It's easy to overgeneralize what the results from Wisconsin yesterday mean in terms of the 2012 national elections, but it's still important to begin thinking about what the defeat of the public sector unions indicates in terms of political engagement.
This certainly changes Scott Walker's profile, but the underlying issues that are at stake are more important. In The New York Times, Ross Douthat cautions against overreactions but notes that with Wisconsin's battles, we're seeing a new way of doing politics. While most of our fights in the last few decades have been waged during a time of surplus, as Jay Cost has so nicely pointed out, what we're beginning to see is how we handle our political battles during greater constraints. Ross notes:
That’s obviously what the organizers of the recall hoped to do to Walker – to punish his union-busting and spending cuts as thoroughly as House Democrats were punished in the 2010 mid-term elections for the votes they cast on the health care bill and the stimulus. The fact that the labor unions and liberal activists failed where the Tea Party largely succeeded sends a very different message, though: It tells officeholders that it’s safer to take on left-wing interest groups than conservative ones (the right outraised and outspent the left by a huge margin in the recall election), safer to cut government than to increase revenue, safer to face down irate public sector employees than irate taxpayers.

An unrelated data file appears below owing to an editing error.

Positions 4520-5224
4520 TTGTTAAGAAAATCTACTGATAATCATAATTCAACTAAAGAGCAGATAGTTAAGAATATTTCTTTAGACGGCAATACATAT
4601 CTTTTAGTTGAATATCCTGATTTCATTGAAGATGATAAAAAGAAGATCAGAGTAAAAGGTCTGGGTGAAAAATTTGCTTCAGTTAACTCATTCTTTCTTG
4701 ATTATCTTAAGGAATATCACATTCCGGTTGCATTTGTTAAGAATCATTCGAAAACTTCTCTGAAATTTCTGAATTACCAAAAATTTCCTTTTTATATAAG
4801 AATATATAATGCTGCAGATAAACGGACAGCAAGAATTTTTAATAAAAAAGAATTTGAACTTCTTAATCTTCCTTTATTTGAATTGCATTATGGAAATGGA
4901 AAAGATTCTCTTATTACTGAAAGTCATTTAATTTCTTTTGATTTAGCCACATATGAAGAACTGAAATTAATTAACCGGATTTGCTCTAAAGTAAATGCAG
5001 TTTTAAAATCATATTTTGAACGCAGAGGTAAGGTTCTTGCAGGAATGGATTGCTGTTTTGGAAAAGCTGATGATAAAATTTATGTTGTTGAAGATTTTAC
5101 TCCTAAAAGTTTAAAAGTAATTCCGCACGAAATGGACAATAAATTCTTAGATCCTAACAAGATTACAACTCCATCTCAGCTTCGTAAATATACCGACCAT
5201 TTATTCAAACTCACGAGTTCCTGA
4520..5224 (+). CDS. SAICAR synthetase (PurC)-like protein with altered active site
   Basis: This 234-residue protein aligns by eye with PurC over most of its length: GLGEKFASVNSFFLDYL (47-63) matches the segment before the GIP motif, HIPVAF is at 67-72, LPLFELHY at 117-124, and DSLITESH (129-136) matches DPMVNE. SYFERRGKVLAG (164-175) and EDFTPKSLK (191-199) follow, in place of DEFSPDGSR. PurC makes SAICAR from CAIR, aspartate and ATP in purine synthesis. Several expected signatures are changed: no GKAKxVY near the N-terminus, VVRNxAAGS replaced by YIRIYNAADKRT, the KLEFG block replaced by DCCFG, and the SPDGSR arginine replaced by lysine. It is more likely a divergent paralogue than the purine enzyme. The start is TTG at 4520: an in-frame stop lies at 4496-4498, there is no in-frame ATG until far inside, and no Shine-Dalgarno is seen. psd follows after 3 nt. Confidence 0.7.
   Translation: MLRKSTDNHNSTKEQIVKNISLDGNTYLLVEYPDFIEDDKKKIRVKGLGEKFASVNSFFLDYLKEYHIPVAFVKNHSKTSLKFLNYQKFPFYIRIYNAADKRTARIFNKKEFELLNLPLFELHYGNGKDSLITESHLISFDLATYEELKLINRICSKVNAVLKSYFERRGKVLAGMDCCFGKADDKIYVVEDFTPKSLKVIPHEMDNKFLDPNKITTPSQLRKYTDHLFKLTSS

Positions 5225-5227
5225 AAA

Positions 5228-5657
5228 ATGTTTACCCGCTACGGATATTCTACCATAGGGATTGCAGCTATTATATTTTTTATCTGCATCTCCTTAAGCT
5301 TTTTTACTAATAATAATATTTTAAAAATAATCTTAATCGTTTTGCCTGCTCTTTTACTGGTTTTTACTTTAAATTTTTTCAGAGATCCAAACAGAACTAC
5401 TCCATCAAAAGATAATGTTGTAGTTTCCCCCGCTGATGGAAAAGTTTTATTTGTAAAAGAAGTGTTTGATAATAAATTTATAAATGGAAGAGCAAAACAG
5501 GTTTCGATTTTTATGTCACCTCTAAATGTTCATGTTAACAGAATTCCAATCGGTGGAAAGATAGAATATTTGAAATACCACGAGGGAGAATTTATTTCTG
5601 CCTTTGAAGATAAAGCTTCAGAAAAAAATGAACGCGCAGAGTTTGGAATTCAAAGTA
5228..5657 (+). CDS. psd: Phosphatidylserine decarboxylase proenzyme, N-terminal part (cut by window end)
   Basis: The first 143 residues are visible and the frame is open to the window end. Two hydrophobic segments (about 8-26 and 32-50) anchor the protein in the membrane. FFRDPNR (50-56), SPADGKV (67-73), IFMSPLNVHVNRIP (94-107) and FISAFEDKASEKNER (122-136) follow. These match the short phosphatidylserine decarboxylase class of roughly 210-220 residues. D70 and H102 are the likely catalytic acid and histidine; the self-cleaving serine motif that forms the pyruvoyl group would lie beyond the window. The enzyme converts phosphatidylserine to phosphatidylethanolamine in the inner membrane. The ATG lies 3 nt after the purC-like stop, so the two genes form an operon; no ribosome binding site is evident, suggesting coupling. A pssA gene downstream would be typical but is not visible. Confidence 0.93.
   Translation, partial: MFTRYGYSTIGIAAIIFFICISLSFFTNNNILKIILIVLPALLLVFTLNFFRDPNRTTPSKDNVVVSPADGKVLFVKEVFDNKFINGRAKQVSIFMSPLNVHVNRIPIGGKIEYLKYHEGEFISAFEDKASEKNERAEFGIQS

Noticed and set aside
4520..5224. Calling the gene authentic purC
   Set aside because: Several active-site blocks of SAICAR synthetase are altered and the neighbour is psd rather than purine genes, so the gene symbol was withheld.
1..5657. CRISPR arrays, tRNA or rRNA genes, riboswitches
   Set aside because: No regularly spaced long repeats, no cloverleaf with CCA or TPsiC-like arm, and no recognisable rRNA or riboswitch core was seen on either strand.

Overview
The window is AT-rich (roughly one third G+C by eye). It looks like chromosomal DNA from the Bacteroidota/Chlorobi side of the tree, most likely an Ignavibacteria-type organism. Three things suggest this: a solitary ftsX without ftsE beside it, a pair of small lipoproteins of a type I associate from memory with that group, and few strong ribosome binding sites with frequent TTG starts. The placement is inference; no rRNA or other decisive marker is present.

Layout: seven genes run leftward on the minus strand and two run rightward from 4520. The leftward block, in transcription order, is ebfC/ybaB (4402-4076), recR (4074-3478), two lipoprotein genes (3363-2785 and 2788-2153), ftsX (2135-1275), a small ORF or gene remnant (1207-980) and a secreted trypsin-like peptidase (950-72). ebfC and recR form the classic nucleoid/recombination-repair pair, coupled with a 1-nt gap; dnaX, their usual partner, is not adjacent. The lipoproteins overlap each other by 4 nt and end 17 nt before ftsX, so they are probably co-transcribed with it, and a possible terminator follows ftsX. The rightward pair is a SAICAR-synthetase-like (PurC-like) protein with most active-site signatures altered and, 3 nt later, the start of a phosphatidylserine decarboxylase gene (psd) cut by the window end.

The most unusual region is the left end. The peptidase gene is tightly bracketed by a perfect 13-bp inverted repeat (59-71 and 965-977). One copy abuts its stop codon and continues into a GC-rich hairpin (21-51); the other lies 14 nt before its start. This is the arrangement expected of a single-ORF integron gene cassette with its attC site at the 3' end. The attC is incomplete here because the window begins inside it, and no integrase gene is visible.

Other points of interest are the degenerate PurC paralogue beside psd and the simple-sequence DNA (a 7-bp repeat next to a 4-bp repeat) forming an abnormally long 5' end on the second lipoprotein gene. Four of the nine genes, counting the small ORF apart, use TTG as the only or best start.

A similar message is currently being telegraphed by the respective postures of the two parties in Washington. The House Republicans have spent the past two years taking tough votes on entitlement reform, preparing themselves for an ambitious offensive should 2012 deliver the opportunity to cast those same votes and have them count. The Senate Democrats, on the other hand, have failed to even pass a budget: There is no Democratic equivalent of Paul Ryan’s fiscal blueprint, no Democratic plan to swallow hard and raise middle class taxes the way Republicans look poised to swallow hard and overhaul Medicare. Indeed, there’s no liberal agenda to speak of at the moment, beyond a resounding “no!” to whatever conservatism intends to do.
It seems fair to say that liberals had some comparative advantages over conservatives during the times of surplus. Now that we're dealing with unsustainable entitlement programs and economic struggles, do conservatives hold that comparative advantage?
Even David Frum, most recently seen celebrating Nanny Bloomberg's soda ban, suggests that might be the case:
An electorate that has seen its standards of living corrode will not pay taxes to sustain superior pay and benefits for its public sector employees... Say what you will about the Tea Party, it collected scalps. The unions plus Occupy plus the remnants of the '08 Obama campaign have not.